Advance Care Planning FAQ

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Here are some common questions about advance care planning:

My family will know what to do - why do I have to write it down?

Recording your wishes (writing it down, making a video, etc.) helps make sure your wishes are clear for everyone. You may believe that they know what to do ‒ but perhaps they don’t. You can use what you have written in this workbook as a guide for the conversations you will have with your family and Substitute Decision Maker. For example, you may have said something like ‘pull the plug if I’m a vegetable’ ‒ but you need to be clear about what that really means to you. Your family may also have questions about the choices that you’ve made. In some provinces/territories you can prepare a ‘directive’ as part of this process. Our provincial/territorial resources include links to specific legal requirements in your province or territory.

What if my Substitute Decision Maker is not able or willing to make decisions for me?

Health care professionals will approach family members as directed in provincial or territorial legislation. Our provincial/territorial resources include links to specific legal requirements in your province or territory.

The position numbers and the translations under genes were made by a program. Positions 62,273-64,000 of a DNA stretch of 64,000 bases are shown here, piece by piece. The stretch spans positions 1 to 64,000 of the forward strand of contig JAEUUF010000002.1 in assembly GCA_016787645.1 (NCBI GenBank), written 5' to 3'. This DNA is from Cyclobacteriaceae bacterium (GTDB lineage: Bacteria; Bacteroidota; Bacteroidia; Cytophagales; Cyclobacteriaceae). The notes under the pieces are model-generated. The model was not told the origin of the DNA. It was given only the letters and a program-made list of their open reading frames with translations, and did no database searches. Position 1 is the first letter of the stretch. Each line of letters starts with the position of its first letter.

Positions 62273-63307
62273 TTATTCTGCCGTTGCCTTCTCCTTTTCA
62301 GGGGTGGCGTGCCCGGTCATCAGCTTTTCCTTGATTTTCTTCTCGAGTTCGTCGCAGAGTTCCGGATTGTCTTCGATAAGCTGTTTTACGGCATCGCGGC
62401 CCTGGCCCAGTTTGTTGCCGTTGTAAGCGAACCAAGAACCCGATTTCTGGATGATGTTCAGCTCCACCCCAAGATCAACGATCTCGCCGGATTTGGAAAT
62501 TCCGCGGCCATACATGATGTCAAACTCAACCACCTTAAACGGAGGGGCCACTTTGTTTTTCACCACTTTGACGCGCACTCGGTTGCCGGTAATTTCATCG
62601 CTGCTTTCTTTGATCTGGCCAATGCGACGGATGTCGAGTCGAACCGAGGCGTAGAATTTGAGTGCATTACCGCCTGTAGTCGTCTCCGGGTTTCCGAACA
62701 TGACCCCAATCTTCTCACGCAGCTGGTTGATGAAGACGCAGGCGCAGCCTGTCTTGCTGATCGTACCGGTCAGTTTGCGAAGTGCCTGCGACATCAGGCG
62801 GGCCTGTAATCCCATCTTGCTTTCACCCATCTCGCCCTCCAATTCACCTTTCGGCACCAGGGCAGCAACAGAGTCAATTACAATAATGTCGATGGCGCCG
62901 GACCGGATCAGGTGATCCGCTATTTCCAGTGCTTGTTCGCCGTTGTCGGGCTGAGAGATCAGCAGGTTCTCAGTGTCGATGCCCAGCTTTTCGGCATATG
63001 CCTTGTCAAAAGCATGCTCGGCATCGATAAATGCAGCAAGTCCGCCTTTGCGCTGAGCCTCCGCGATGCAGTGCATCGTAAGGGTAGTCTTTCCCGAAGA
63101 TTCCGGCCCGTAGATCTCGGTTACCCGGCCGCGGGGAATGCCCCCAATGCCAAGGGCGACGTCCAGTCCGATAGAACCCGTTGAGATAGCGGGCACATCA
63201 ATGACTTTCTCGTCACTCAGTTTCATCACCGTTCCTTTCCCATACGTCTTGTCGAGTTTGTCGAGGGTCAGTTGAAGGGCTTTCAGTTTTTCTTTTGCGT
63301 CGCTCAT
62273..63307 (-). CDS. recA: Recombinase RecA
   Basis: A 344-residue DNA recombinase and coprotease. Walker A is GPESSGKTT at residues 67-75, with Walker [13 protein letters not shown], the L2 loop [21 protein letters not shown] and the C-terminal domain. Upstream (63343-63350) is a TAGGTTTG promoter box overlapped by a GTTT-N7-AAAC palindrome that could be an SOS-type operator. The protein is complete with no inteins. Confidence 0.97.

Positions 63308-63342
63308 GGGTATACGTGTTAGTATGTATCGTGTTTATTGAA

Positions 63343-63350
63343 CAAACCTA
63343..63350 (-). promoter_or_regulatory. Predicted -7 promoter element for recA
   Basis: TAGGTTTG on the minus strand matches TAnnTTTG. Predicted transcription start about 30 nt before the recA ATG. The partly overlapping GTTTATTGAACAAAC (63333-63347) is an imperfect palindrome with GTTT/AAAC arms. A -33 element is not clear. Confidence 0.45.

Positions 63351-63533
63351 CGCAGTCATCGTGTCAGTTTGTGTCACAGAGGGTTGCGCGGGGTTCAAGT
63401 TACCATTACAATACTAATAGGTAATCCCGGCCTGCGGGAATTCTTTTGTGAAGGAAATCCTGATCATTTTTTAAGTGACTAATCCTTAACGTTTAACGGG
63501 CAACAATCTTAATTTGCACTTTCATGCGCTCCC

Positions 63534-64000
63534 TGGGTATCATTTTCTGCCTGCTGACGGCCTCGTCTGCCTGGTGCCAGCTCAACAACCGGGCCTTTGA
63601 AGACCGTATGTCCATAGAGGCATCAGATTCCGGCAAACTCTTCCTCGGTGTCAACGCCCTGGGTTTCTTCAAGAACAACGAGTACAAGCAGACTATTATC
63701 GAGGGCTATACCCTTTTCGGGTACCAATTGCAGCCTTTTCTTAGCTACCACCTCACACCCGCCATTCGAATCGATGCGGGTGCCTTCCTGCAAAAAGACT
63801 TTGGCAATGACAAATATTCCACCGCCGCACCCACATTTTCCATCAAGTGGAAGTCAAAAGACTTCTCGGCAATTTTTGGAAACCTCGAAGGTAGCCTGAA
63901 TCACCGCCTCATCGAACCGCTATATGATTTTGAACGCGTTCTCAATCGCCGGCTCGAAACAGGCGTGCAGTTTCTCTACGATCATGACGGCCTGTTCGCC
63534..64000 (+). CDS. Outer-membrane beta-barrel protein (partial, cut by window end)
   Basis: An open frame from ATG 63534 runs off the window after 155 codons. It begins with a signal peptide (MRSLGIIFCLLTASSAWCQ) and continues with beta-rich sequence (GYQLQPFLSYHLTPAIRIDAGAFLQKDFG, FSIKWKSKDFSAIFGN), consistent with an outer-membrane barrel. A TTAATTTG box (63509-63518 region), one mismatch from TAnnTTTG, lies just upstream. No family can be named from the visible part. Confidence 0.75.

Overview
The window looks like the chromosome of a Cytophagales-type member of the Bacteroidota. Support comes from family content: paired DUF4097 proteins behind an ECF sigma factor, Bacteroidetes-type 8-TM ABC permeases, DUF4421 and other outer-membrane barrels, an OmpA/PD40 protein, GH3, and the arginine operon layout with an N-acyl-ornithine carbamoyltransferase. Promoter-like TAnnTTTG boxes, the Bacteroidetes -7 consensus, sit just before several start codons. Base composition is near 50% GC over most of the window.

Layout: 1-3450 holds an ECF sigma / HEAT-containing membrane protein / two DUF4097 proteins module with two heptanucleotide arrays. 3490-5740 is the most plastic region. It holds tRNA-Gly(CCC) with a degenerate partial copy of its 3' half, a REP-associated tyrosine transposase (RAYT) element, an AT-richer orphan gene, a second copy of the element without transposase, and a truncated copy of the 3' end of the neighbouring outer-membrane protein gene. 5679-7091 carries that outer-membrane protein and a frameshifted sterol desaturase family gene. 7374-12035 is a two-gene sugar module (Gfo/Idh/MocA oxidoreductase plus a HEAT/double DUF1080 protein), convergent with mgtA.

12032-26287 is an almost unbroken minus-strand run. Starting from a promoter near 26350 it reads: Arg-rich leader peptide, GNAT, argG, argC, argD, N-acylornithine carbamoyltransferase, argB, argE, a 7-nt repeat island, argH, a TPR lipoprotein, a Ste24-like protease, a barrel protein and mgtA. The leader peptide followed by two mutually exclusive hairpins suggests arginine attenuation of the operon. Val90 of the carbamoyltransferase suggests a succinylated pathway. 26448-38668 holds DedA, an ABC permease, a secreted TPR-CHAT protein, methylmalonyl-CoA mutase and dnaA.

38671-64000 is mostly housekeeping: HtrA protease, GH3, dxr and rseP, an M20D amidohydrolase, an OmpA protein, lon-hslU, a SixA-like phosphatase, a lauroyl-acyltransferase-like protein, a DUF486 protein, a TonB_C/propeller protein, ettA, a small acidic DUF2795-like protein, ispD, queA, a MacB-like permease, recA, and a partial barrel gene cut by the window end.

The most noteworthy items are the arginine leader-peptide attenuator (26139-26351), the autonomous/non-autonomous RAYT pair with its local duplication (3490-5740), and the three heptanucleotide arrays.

What if I change my mind?

Life changes, and so may your wishes for health care. Make sure you review your plan regularly, and make sure that Substitute Decision Maker is still willing and able to make decisions for you if you cannot speak for yourself.

I have a Living Will ‒ isn’t that good enough?

A living will is a type of advance care planning ‒ but it’s also more important that you have a conversation with those who will make decisions about your care ‒ they may have questions about your wishes. Advance care planning is not just about documenting a plan – it’s about reflecting on what’s important to you, and having conversations with your Substitute Decision Maker and others.

Learn more about the difference between Living Wills and Advance Care Plans

These types of documents are only for old people, right?

You can’t predict how and when you’ll die. If you are an adult, you should do advance care planning. You can change your plan as often as you like, and as your life changes. But don’t just write it down – the most important thing to do is to have a conversation with the person or people who will make decisions for you when you can’t.